Sunday 29 September 2013

Fortune, Failure and Fulmar

It has been a funny old weekend. Yesterday I basically spent working, five days simply isn't enough at the moment! A quick look at the Birdguides map had confirmed that the east coast from Aberdeen to the Wash was essentially a monoculture of Yellow-browed Warblers with a dab of Brown Shrike every now and then to spice things up. So I took a quick spin around Wanstead Park just in case one of the aforementioned had deigned to leave the coast and head inland. None of them had. Anyhow, pretty poor really that during a top weekend for rare birds I had strayed no further than about a mile from the house. The alternative would have been to jump in car, where a quick 720 mile round trip would have netted me a bumper two tick day - 12 hours behind the wheel - for Sardinian Warbler and Blyth's Reed Warbler. Could have been immense, but I was a little busy, and in any event that's not the sort of trip you contemplate with a child, especially one as talkative as my son.....

So, today, after a quick breakfast with my folks who had come down to see us before commencing yet another month-long holiday (in case you wondered where I got it from), I decided that some minor twitching was in order. Although the Sardinian remained, I'm not going that far for one of those, so Kent was the destination of choice. Not ten seconds in the car though and a text from Nick and Bob told of a probably Jack Snipe near the Alex. Two minute later and I was watching it bomb across the playing fields into the big ditch. Nice. Always flying away, but behaviourally it was spot on. Noting where it had pitched in, we waited patiently for Dan to arrive as he needed this for the patch. I didn't drive to get him at all. We had stepped of the ditch "bridge" about three metres before the bird got up again, circling around giving great and confirming views before once again plopping down over by the Alex somewhere. Couple of pics here (Nick took them, ahem...) Fortune favours the brave. And those passing in cars.

Flush with success Bob pootled off to read three tons of Sunday newspapers, and we left Dan to see if he could entice the Jack Snipe back into his bag, and Nick and I (and two of my kids) continued with plan A, which was to see the Lesser Yellowlegs at Cliffe. This we failed miserably to do, although I understand the little git reappeared later. Hey ho. Instead we picked more than a few blackberries, raided a few apple trees, and found a crumble nest. This is all true, apart from the last part. So, failure. I mostly fail at Cliffe now I come to think about it, it's a difficult reserve. The Izzy Shrike at the other end was superb a few years ago, but I don't tend to get very far with the waders - a Pec Sand is all I've ever seen there.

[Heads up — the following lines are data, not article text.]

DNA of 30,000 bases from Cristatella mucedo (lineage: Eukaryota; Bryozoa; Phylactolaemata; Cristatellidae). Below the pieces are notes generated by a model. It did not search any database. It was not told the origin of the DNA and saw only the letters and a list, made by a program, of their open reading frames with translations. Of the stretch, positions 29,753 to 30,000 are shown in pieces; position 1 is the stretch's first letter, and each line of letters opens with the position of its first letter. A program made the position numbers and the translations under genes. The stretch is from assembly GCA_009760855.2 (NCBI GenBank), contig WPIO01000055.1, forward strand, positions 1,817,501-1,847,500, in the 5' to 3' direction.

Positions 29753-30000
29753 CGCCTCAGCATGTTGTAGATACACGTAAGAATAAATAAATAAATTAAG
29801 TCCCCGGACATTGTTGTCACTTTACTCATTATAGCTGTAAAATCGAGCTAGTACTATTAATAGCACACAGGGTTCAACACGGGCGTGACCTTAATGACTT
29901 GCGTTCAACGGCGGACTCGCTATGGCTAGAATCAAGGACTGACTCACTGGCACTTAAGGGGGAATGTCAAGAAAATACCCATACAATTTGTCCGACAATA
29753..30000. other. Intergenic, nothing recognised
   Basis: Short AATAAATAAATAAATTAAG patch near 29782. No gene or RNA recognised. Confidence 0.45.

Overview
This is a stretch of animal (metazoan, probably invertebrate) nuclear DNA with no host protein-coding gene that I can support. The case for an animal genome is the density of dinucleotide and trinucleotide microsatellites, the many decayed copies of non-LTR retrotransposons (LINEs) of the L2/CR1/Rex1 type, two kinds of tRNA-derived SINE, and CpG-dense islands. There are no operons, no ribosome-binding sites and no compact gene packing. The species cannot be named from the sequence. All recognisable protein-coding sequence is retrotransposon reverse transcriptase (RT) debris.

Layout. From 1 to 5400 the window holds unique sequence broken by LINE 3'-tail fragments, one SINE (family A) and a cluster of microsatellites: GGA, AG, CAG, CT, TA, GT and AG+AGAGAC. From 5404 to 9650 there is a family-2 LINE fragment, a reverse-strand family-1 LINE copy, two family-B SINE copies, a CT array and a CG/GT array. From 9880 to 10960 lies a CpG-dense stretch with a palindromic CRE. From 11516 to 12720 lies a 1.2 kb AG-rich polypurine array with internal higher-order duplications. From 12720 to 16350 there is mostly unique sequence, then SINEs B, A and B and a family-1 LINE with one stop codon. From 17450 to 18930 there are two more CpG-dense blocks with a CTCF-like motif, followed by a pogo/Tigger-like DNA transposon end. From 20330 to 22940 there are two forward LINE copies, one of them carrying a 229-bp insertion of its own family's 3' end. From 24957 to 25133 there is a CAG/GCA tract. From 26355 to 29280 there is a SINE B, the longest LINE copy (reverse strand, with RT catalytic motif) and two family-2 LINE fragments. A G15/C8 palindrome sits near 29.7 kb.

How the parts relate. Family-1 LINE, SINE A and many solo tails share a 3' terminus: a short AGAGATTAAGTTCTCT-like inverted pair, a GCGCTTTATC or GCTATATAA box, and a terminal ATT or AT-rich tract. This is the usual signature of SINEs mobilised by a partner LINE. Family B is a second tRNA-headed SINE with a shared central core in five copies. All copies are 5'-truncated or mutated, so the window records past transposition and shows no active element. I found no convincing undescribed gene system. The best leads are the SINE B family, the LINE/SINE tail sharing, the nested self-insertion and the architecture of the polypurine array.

Nevermind. Just as we got back to the car, Hawky called up and said it was all kicking off on the Thames - Razorbill past Beckton, and a probable Fulmar lingering on the river. Double Mega! Thoughts of the Spotted Crake at Oare and RB Fly at Reculver were quickly put to one side, and the car pointed back towards London. Figuring Rainham would be the best place from which to watch, we had almost arrived when yet another call from Hawky alerted us to the Fulmar now being definite, and still off Gallion's Reach. A seamless U-turn and we were back on the A13, and sure enough Gary and Paul D were still there scanning the river - what an afternoon they had had! An anxious wait before I picked it up about halfway to Barking, and managed to get the kids to see it as well. I don't rate it's chances unfortunately, it may be on the way to becoming rather moribund. It never managed to fly very far, and the local Gulls, of which there are many, harassed it almost constantly - a far cry from the magnificent spectacle in County Clare a few weeks ago. Dom arrived a bit later and managed to get on it - he needed it for London too which shows quite what an mega bird it is for here. I can't remember ever having had a chance at this species. Would that the Razorbill had flown back out, but from the sound of it from Gary and Paul it was probably in deepest Berkshire by now - really motoring. Still, a high quality London tick from absolutely nowhere, and a great end to an otherwise almost underwhelming weekend, fabulous on the east coast that I couldn't really get to, but rescued by London.

1 comment:

  1. Sounds like the Red-breasted Fly and Yellow Legs were difficult to see (as I will no doubt find out tomorrow afternoon when I dip either/both of them), so you probably made the correct decision by going for the Fulmar instead.